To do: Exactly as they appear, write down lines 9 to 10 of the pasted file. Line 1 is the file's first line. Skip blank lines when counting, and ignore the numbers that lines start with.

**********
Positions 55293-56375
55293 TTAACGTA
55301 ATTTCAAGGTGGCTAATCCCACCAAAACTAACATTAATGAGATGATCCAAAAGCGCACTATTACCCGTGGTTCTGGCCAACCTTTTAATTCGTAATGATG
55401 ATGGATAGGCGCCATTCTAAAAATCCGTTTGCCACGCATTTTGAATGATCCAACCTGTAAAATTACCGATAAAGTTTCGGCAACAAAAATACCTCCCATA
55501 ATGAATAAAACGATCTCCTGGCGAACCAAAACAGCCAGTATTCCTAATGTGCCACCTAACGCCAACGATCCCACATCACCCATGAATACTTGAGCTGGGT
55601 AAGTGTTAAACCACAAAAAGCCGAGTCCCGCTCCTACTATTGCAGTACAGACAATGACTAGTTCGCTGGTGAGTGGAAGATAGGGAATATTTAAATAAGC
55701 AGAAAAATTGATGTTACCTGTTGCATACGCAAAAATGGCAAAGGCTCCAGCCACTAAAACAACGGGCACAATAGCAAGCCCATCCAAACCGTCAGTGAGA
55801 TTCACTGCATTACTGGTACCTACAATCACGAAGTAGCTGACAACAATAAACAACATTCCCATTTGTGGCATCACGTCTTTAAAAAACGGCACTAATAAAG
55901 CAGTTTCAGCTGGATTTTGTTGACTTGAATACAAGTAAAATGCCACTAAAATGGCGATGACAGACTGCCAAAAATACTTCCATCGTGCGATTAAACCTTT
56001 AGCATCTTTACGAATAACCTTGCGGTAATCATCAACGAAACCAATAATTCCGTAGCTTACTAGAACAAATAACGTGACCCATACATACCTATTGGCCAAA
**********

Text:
55901 CAGTTTCAGCTGGATTTTGTTGACTTGAATACAAGTAAAATGCCACTAAAATGGCGATGACAGACTGCCAAAAATACTTCCATCGTGCGATTAAACCTTT
56001 AGCATCTTTACGAATAACCTTGCGGTAATCATCAACGAAACCAATAATTCCGTAGCTTACTAGAACAAATAACGTGACCCATACATACCTATTGGCCAAA